29 The Mandate to Report, The Opportunity to Prevent © 2006 Prevent Child Abuse Georgia29 Resistance and Resilience  Recognize and increase protective factors

30 The Mandate to Report, The Opportunity to Prevent © 2006 Prevent Child Abuse Georgia30 Protective Factors  Parental resilience  Social connections  Knowledge of parenting / child development  Concrete supports in times of need  Social / emotional development of children

31 The Mandate to Report, The Opportunity to Prevent © 2006 Prevent Child Abuse Georgia31 Protective Factors  Children have access to appropriate role models  Children are surrounded with secure relationships  Families are linked to services; medical, community- based, faith-based  Community social norms value the importance of families seeking help  Neighbors look out for one another  Programs and services promote resilience in families and children

32 The Mandate to Report, The Opportunity to Prevent © 2006 Prevent Child Abuse Georgia32 Protective Factors FAMILYCOMMUNITY AGENCYCOMMUNITY  Develops close bonding with child; effective/open communication  Is nurturing and protective; implements and regularly reinforces family safety plan  Uses high warmth/low criticism parenting style (versus authoritarian or permissive)  Values and encourages education  Manages stress  Makes spending time with children a priority  Encourages supportive relationships with caring adults beyond the immediate family  Seeks professional help and support when needed  Expresses positive expectations  Encourages goal setting and mastery  Encourages pro-social development (altruism, empathy and cooperation)  Provides opportunities for leadership and participation  Fosters active involvement for all (whatever their learning style or ability)  Provides a family-friendly environment and education  Involves parents  Staff views themselves as caring people and models pro-social behavior  Provides opportunities for family and child to participate in community life  Involves youth in community services  Provides supportive social and health networks  Leaders prioritize community health, safety and quality of life for families  Provides access to resources (healthcare, housing, day care, job training, employment, education and recreation)  Stays educated about child abuse and child abuse prevention (warning sign behavior / adult and community responsibility)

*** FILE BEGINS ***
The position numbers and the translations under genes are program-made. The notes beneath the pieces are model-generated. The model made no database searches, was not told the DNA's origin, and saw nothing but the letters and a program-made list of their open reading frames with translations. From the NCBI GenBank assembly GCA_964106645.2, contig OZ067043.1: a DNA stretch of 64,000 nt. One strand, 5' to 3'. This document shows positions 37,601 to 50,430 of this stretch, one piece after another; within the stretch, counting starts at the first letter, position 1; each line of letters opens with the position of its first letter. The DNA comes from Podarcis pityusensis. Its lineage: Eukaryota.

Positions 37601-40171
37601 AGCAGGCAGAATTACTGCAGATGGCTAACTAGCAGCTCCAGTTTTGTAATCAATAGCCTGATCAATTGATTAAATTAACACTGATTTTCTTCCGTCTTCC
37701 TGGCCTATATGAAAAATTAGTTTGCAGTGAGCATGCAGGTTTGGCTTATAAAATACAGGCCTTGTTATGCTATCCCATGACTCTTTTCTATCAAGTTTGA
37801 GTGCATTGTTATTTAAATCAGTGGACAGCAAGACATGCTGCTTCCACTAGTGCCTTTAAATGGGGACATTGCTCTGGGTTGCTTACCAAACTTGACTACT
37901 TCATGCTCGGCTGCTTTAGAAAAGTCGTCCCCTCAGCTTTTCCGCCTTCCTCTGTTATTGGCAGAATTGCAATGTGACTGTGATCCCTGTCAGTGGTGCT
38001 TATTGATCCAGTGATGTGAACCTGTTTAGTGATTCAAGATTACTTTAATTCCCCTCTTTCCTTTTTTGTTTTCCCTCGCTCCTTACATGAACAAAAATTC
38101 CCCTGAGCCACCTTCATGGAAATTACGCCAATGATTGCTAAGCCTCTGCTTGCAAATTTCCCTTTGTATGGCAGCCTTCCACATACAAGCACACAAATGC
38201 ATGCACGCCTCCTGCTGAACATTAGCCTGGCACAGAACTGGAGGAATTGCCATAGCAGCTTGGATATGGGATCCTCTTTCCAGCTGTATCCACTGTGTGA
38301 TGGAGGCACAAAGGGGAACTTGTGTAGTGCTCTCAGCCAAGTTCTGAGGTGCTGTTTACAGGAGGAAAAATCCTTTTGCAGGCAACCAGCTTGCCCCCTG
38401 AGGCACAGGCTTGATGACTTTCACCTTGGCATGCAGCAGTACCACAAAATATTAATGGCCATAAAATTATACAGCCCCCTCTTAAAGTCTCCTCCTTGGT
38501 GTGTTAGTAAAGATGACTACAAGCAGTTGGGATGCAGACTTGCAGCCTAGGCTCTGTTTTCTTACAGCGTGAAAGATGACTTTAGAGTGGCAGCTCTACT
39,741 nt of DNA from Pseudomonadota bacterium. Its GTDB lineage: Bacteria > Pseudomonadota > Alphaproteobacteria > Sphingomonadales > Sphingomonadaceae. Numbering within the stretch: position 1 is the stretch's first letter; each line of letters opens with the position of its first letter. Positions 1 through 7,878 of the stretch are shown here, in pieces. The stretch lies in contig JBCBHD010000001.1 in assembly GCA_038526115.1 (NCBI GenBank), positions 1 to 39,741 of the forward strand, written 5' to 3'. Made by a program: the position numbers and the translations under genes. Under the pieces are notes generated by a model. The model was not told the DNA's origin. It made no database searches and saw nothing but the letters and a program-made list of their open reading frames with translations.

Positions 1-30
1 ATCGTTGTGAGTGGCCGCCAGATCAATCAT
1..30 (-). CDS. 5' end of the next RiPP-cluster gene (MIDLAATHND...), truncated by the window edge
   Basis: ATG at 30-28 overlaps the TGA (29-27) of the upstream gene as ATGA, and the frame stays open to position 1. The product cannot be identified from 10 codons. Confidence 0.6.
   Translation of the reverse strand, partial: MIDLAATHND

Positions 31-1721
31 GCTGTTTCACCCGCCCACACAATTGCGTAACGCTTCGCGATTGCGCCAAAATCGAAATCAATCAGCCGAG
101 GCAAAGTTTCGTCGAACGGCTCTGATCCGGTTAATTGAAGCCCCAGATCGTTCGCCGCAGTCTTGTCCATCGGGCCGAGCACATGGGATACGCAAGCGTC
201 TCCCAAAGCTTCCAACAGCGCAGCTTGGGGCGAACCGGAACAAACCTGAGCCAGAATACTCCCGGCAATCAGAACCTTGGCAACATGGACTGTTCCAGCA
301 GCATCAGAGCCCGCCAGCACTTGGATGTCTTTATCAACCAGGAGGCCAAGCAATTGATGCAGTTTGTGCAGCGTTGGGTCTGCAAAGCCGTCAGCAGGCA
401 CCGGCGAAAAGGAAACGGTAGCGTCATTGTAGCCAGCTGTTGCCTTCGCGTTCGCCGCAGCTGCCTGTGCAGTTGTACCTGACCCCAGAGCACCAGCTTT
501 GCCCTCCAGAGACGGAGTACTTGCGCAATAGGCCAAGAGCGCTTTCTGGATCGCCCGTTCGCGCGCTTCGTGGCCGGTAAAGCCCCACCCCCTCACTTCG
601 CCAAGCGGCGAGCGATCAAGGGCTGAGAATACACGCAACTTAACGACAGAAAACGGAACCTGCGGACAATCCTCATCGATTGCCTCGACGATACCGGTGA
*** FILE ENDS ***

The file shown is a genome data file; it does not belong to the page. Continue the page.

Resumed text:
33 The Mandate to Report, The Opportunity to Prevent © 2006 Prevent Child Abuse Georgia33 Prevent Child Abuse Georgia

34 The Mandate to Report, The Opportunity to Prevent © 2006 Prevent Child Abuse Georgia34 Adult Responsibility  A family/community culture of communication  Education about risk factors and warning sign behaviors in adults and youth  Balanced understanding for accountability and treatment of perpetrators The most important thing we can do as adults to prevent the perpetration of child maltreatment is talk to each other and hold ourselves and others responsible for protecting children.

35 The Mandate to Report, The Opportunity to Prevent © 2006 Prevent Child Abuse Georgia35 If we are sincere in our concern for children, If we are truly dedicated to empowering families to reach their full potential and ensuring the well-being of all children… Something to Consider

36 The Mandate to Report, The Opportunity to Prevent © 2006 Prevent Child Abuse Georgia36 Then we have…. “…promises to keep, and miles to go before we sleep Taken from Robert Frost’s Poem “Stopping by Woods on a Snowy Evening” Something to Consider

37 The Mandate to Report, The Opportunity to Prevent CHILDREN